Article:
Vertically Integrated with Private Participation
The Mozambique Energy Regulatory Authority (ARENE) was established by Law 11/2017 of 8 September 2017, passed by the Parliament of Mozambique. ARENE’s establishment by an act of Parliament enhances its credibility, and this impacts positively on investor and consumer confidence.
Clarity of Roles
ARENE’s regulatory functions are set out clearly in the primary legislation. Secondary legislations and contracts detail the obligations of regulated entities. This eliminates overlaps and ambiguities in roles and obligations of regulated entities.
ARENE maintains a substantial arm’s length relationship with the government. The ARENE Act does not require institutional representation on the board but the the Chairman who is also the CEO is appointed by the Government while the other board members are appointed by the Minister responsible by energy for a term of 5-7 years renewable once. The position of an executive chairman is contrary to normal regulatory authority practice and has the potential of promoting autocracy and undermining accountability and credibility of ARENE.
There is a low level of independence from stakeholders. The law does not prohibit the appointment of persons to the board or CEO position if they have previously held positions in a regulated entity. They are not also prohibited from accepting employment in a regulated utility after the end of their tenure. This could create conflict of interest. The regulatory law prohibits the chief executive and board members from holding other office in the government or private sector within the energy sector during their respective tenures.
ARENE is rated substantial on independence in its decision making. It is the final decision maker on tariffs but shares the licensing decision-making authority as well as the resolution of disputes with the sector ministry. This tends to undermine the decision-making independence of the authority and negates the provision that the executive arm of government cannot overturn regulatory decisions of the authority.
The regulator rates medium in financial independence because although it is funded from fees levied on regulated utilities, it requires approval by the Ministry of Finance rather than Parliament on the level of fees. This reduces the financial independence of the regulator. ARENE approves its own budget and salary levels and has control over its budget allocations.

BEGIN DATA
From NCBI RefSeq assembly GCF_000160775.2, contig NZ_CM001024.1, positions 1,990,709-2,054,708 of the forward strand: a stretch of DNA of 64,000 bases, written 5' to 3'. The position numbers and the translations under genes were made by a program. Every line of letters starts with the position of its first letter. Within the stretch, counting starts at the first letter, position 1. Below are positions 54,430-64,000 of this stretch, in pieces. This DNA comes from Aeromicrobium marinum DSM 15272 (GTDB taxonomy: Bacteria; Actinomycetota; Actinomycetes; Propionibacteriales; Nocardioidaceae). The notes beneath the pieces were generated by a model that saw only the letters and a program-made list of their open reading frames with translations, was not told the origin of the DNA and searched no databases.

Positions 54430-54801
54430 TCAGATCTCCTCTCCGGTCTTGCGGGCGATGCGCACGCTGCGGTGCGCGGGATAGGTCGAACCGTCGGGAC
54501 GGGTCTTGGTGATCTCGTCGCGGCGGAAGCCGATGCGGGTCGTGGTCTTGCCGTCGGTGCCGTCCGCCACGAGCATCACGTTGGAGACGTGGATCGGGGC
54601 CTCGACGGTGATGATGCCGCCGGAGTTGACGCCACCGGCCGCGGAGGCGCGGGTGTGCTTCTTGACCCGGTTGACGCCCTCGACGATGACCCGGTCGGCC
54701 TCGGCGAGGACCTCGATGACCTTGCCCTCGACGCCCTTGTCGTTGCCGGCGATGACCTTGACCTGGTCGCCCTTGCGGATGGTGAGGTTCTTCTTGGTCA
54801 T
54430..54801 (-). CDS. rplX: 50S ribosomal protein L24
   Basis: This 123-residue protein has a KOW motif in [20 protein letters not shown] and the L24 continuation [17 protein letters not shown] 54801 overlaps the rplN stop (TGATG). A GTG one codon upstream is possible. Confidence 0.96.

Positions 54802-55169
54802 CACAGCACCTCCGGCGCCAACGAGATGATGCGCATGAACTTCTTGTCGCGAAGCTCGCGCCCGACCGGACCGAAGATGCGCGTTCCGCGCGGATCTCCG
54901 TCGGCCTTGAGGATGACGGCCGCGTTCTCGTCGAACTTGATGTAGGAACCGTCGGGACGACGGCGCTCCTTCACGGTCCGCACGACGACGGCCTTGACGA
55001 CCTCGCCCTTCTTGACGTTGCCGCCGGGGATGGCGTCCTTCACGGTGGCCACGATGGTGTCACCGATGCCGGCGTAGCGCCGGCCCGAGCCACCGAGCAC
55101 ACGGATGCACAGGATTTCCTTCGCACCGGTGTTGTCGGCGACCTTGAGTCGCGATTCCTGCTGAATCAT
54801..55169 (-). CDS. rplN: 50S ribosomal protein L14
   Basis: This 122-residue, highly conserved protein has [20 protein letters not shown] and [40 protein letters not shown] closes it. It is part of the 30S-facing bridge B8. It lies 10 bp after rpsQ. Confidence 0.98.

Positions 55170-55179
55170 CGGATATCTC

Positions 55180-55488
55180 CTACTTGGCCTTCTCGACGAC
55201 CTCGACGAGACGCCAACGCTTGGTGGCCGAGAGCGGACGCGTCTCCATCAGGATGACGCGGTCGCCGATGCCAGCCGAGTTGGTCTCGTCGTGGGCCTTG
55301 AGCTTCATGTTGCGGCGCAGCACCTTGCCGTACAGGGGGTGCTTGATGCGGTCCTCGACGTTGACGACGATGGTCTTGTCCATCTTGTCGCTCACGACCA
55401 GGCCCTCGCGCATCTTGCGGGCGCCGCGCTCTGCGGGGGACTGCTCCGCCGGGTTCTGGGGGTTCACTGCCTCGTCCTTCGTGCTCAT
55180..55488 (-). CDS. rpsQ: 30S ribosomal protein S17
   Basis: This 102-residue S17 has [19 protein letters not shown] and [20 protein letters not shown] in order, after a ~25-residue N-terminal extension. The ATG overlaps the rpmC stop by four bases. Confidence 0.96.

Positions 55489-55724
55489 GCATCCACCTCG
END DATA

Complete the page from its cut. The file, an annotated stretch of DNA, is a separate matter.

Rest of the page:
ARENE has a low level of regulatory development with regard to accountability. There is no legislative requirement for the regulator to answer requests from or attend hearings organized by parliamentary committees. The authority reports to the Ministry of Energy on sectorial issues and to the Ministry of Finance on financial issues. Annual reports are disseminated for information purposes. Formal reporting to Parliament on both issues through annual reports will provide an independent one-stop shop for reporting and scrutiny of performance. Regulated utilities may contest the regulatory decisions of the regulators but only through the existing judicial system, which could be lengthy and cumbersome.
ARENE has a substantial level of development with regard to transparency. The public has immediate access to key regulatory documents such as license application procedures, acts, and tariff methodology. Not all major regulatory decisions taken by the regulatory agency are accessible to the public however the rationale behind the published information is also published as required by law.
The level of development of the regulatory framework regarding predictability of regulatory decisions and actions is rated substantial. A new tariff methodology, which contains schedules for tariff reviews, has been adopted in 2021. It contains a predictable mechanism used by the regulator to disallow costs considered unreasonably incurred by the utility. ARENE – in consultation with regulated firms, other stakeholders and government – can change the tariff methodology and such key regulatory documents as licenses, contracts and authorizations. In line with normal regulatory practice, procedures and timelines for securing licences have been published to guide applicants.
There is a medium level of regulatory development in participation. The law does not specify stakeholder consultation, but the regulator involves regulated utility companies, consumers and other industry players. It publishes comments received during consultations and reflects stakeholders input in regulatory decision making. These regulatory actions enhance investor confidence in the sector.
Open Access to Information
ARENE rates high on open access to information. Its public website www.arene.org.mz contains all the necessary information that a regulator must provide to stakeholders, including the general public.
Economic Regulation -Tariff Setting
There is a low level of regulatory development in tariff setting. ARENE has adopted a well-documented tariff methodology which includes a formula for tariff determination, a schedule for major tariff reviews and a mechanism for tariff indexation but the methodology is new and is yet to be deployed. To ensure that unreasonably incurred costs are not passed through the tariffs to consumers, the methodology requires the utility to seek approval before making major investments.